Irina Ojovan’s works of art can be understood as concrete thoughts. She starts with her own memories and visual impressions and translates them into their purest form onto canvas or as sculpture. No brushstroke remains visible, so that the process of painting only becomes recognizable at a second glance, and the paint itself becomes a subject of the painting.
Since 2016, Irina Ojovan’s art has been showing an increasingly stronger tendency towards a reduced palette of predominantly dark tones. The fact that black, in particular, has become increasingly important is clearly evident in the solo exhibition”blackitout!”. In the foreground here are works in oil on canvas, which were created expressly for this solo presentation. The piece “Sarmizegetusa N 33” (2018, oil on canvas, 200 x 170) featured at her degree show already indicates her interest in a reduced language of color and thus forms the starting point of this solo exhibition.
Ojovan’s artwork begins with a clear strategy. Detailed planning, in which no single movement of the brush is left to chance, precedes each piece. Step by step, individual layers of paint are applied to the medium surface, which has been precisely composed beforehand. There are always phases in which the artist pauses in order to maintain the balance between adding and taking away. The spectrum of her application of paint ranges from opaque layers to transparent color surfaces that blend individual fields into each other, creating fine transitions. The application of glossy paint necessitates a change of angle, as its effect can only completely form in backlighting. This interplay of subdued and transparent nuances of color preserves areas of light and shade, even in deep black compositions.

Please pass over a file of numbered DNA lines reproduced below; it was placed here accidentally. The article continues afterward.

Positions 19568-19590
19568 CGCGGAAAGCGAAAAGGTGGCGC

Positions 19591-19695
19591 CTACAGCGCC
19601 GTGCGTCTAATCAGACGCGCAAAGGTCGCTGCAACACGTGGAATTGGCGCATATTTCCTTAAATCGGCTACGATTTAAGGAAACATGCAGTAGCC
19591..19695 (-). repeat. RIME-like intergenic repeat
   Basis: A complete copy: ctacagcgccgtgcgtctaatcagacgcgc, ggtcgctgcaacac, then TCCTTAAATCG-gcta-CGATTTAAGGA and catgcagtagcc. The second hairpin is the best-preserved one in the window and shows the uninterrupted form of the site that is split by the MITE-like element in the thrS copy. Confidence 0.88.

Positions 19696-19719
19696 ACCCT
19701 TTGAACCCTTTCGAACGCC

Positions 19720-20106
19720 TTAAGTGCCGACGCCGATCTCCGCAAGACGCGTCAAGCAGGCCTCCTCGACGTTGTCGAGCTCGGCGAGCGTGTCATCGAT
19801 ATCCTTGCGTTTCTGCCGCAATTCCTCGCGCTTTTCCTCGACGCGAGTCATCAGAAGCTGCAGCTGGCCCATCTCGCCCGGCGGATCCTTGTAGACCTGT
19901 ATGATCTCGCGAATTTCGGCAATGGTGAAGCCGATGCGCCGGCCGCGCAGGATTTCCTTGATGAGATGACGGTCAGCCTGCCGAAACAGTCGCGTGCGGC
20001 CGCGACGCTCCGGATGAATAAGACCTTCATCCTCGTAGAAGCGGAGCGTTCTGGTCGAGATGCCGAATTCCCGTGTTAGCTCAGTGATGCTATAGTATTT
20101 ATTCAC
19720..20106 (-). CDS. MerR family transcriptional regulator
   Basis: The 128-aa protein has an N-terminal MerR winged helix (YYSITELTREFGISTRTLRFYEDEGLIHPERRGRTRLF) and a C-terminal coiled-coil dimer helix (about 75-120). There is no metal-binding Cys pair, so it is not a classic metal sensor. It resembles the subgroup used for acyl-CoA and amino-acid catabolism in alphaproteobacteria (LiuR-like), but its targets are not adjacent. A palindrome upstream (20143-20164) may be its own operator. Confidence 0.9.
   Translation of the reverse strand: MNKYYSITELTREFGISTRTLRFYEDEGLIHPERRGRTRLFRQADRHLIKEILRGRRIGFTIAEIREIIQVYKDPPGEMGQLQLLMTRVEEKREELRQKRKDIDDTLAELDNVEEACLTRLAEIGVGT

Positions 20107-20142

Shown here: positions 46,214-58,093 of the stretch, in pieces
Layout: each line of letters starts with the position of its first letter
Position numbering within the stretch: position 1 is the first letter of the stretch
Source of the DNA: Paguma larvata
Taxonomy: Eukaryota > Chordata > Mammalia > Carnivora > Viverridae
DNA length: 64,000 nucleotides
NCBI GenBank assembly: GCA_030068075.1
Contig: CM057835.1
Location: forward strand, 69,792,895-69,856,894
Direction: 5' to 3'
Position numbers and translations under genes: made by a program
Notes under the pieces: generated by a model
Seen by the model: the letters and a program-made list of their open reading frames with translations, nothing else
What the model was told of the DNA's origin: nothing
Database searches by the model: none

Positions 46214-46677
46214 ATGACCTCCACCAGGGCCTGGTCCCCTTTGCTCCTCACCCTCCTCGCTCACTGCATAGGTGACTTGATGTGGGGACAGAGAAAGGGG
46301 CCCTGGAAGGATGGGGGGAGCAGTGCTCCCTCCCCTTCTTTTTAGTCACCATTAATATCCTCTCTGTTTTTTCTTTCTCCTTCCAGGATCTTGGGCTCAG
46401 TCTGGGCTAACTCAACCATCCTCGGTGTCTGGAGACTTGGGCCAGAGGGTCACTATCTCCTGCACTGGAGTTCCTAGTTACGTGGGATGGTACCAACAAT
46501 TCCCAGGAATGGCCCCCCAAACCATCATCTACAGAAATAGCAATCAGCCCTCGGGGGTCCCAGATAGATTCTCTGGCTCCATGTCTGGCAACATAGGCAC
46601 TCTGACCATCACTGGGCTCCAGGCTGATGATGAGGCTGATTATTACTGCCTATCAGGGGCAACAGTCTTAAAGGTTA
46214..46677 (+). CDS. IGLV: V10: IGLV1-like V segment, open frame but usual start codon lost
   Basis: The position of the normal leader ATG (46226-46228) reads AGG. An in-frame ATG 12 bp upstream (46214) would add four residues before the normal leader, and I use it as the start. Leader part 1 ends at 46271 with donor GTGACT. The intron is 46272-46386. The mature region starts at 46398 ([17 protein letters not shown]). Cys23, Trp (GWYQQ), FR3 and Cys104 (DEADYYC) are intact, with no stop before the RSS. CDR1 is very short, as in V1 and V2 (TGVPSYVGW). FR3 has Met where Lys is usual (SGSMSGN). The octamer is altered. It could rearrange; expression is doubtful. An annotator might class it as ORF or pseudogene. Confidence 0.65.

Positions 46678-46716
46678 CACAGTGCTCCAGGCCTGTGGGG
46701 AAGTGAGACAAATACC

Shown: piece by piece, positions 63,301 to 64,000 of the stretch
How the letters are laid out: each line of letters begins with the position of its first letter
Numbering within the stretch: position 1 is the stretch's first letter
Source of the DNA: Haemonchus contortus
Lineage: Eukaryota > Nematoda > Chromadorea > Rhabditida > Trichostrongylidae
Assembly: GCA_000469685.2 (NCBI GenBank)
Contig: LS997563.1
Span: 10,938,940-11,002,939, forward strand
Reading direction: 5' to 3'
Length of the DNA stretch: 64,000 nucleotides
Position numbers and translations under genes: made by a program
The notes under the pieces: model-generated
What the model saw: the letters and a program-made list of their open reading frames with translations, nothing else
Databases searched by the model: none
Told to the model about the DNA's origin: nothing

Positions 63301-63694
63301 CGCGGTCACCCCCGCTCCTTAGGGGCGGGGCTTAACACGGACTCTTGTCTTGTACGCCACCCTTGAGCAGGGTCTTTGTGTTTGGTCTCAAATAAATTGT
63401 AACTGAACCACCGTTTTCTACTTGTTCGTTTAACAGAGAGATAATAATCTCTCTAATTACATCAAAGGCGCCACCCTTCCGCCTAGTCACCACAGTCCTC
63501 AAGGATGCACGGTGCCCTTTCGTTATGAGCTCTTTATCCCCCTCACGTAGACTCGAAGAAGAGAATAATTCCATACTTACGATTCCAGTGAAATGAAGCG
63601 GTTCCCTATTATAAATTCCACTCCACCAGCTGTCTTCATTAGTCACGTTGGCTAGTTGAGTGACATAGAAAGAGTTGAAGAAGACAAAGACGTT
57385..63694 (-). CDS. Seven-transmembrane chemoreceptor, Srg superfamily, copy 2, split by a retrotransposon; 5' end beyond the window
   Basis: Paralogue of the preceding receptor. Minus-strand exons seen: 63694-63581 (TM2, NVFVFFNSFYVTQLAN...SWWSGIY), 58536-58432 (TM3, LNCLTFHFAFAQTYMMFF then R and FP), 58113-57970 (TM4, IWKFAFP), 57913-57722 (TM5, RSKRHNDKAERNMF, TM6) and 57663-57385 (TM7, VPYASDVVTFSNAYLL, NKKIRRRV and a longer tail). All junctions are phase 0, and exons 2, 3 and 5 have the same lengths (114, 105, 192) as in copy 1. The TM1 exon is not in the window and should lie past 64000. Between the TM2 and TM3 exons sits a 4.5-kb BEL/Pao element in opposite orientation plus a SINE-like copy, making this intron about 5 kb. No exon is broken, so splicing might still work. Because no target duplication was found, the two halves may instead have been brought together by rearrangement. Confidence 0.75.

The artist finds inspiration for her geometric abstractions by attentively observing her environment. Geometric wall designs found in sacred buildings, such as those in the San Lorenzo Cathedral in Genoa, or the bases of columns found at the Romanian excavation site “Sarmizegetusa”, may serve as models for some of her compositions. By translating these impressions into an independent, minimalist pictorial structure, they become memories of the painting process itself.
Irina Ojovan’s art is not only about the visible; it is also about emptiness – about absence. In the presentation of her works, the artist also relies on clarity and symmetry. The form and color scheme of her works of art are carried over into their installation in the Rettberg Gallery, so that the individual gallery rooms share a resonant connection with each other. Through the contrast between Ojovan’s minimalist art and the gallery’s historical architectural spaces, the artist succeeds in creating an overall concept that coordinates the individual spaces with each other without sacrificing the independence of the artworks.
Born in Moldavia, the artist first studied at the art academies in Rome and Turin before continuing her education at the Academy of Fine Arts in Munich in 2012. She studied with Günther Förg, Matthias Dornfeld and finally completing her studies with Gregor Hildebrandt and graduating in February 2018. Since then, Ojovan has participated in several international group exhibitions and trade fairs, and she has received the Winsor & Newton Residency Fellowship at Künstlerhaus Bethanien in Berlin, which she will begin in April of 2019.